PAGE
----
The Melancholy of Haruhi Suzumiya is based upon a series of light novels and manga created by Nagaru Tanigawa, and produced by Kyoto Animation and licensed in North America by Bandai Entertainment (for now).
The story is told from the perspective of our main character Kyon. We don’t know much about Kyon at the beginning of the show and what we do learn doesn’t make him out of the ordinary. However it’s the relationships that he builds in the story that make this anime interesting.
Kyon while trying to live a normal life of a Japanese high school student (oppressed and overworked) gets his life is turned upside down by the new girl in his class Haruhi Suzumiya. While he finds her attractive he doesn’t think much about her until she forces him to join her after school club: The SOS Brigade (At my high school we just joined the band and tried not to walk in on drug deals in the school bathroom). Along with the other members; Yuki Nagato a silent book worm (or is she?), Mikuru Asahina an attractive but she girl (or is she?) and Itsuku Koizumi the happy and scatterbrained transfer student (or is he?) the try to have adventures to stop Suzumiya from getting into trouble…or destroying the world.
While this plot may seem like the traditional Scooby-Doo clone, The Melancholy of Haruhi Suzumiya hides it’s true nature.
While Kyon thinks he’s just apart of a slightly energetic girls club, the three other members tell him she’s something completely different. The three, an alien robot from another plan of existence, a time traveler from the future and an esper tell Kyon that Suzumiya is a godlike creature, and that she is responsible for the three of them being in the same place. They also inform him that he is the key to keeping the world safe from Suzumiya.
The four have to try and keep her entertained so she doesn’t do something that could destroy the world that they live in. While this may sound like the beginning of an epic journey leading to a romantic ending, like so many other anime, The Melancholy of Haruhi Suzumiya goes in a different direction and moves in an episodic format with the group getting into different adventures from making a student film to playing baseball with college students to fighting giant crickets in a computer (yes this all happens in the span of a 14 episode series, I’m not f#cking with you) and the strange thing is, it’s entertaining throughout.
The stories and writing are interesting and at points down right funny. While the jumping themes may make people disoriented, that to a degree is the point of the show. With the title character being a god who is going through highschool things might get a little odd. Even the order of the episodes are disorienting.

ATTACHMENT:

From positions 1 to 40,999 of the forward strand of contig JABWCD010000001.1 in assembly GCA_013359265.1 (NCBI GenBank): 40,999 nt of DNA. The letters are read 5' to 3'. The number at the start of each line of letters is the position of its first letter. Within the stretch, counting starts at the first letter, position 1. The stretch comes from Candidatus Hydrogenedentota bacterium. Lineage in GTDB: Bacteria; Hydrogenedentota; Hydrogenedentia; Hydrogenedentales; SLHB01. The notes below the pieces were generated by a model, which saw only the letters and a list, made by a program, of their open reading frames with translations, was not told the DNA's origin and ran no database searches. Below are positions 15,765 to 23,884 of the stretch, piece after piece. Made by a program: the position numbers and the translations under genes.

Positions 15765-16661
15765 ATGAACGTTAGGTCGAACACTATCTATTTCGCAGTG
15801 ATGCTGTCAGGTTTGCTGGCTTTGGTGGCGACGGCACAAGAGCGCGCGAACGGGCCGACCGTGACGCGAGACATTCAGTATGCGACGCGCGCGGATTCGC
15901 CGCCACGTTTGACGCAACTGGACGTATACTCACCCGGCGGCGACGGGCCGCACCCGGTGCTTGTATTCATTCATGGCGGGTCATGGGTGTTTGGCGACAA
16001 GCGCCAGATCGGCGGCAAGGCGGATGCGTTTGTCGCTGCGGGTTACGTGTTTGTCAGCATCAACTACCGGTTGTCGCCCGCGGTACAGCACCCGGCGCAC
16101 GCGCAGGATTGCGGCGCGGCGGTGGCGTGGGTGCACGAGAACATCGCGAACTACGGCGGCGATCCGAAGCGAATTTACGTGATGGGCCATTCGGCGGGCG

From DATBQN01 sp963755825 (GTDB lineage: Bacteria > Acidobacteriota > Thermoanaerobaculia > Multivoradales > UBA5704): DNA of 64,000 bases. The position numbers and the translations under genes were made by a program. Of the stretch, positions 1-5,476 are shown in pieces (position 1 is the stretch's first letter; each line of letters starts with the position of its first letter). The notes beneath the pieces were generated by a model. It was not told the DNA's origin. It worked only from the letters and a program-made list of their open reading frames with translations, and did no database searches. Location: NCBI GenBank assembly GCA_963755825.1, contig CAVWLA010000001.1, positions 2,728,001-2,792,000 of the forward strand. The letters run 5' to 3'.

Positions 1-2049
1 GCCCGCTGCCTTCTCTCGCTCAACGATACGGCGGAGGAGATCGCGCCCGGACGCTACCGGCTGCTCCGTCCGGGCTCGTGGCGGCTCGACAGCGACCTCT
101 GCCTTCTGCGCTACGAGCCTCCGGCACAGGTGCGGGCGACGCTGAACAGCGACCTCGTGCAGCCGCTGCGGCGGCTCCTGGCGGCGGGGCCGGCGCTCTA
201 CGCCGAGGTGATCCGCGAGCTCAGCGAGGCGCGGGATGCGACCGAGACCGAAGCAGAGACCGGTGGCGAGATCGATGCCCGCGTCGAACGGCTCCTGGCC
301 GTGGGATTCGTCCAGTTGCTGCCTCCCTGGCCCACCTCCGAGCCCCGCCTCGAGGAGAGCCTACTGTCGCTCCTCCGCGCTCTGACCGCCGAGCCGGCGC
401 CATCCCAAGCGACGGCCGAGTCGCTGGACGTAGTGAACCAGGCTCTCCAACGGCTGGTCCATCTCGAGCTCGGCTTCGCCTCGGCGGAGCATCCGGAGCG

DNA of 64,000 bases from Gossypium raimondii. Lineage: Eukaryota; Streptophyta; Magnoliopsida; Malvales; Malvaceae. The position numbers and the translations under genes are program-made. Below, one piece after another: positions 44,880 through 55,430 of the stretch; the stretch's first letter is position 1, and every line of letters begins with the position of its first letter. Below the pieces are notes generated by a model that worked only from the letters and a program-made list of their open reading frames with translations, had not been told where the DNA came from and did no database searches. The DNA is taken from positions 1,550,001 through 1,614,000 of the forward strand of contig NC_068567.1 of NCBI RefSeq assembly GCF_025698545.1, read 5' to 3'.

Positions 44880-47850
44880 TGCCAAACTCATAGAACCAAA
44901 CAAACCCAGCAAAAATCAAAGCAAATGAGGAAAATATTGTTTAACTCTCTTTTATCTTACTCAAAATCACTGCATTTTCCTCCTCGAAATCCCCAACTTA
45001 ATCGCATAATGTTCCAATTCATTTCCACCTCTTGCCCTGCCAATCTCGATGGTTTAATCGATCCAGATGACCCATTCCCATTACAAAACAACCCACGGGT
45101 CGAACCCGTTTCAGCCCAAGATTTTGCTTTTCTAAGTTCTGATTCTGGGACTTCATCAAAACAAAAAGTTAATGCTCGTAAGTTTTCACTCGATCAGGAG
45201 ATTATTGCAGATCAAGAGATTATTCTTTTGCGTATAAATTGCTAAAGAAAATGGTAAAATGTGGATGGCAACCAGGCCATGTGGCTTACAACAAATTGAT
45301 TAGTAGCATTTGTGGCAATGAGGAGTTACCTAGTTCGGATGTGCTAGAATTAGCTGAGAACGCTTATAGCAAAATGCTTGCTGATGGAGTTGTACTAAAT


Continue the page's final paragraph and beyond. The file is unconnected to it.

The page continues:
In Japan, the episodes were shown out of order giving the view no clear idea of the time frame that these adventures are happening. The DVD release puts the series in chronological order aside from on episode (Episode 00 making it even more confusing) first despite the fact it happens in between episode 10 and 11. I watched the show in chronological order (1 through 10 then 00 then 11 to 14) and for the most part it made sense despite the stories skipping large parts of the school year.
Despite the confusion the series does its storytelling quite well. The main character Kyon spends time in the episodes narrating the events of the show, despite this characters seem to answer the things that are brought up in the monologue. This leaves the view wondering if what we here is being said out loud, and if it is, why is no one pointing it out?
The soundtrack of the show also is interesting, with large parts of the story featuring an upbeat ska soundtrack. However at times the show plays out of place tension filled music. While the scene might be two characters explaining what happening in the plot, it sound’s like a Hitchcock film gearing up to the murder in a shower scene.
I can’t recommend this series enough, it’s episodes give a good verity and keep the view interested throughout. Also its few number of episodes don’t let the show linger for to long.
While there is an extended series that was released in 2009, I’d have a hard time watching it; cause the series is fine with just 14 episodes. While the 14 more episodes might show more of the groups actions, I don’t think we need to see them.
A P.S. about anime in general: While I’m not the biggest Otaku in the world, I still enjoy anime. Despite the popularity of anime in North America, in Canada there isn’t a whole lot of anime on television (any more) due to this people either have to buy the shows on DVD or find it online. While the price of anime is an issue I hope to write about at a later date, let’s just say that I didn’t pay to watch The Melancholy of Haruhi Suzumiya.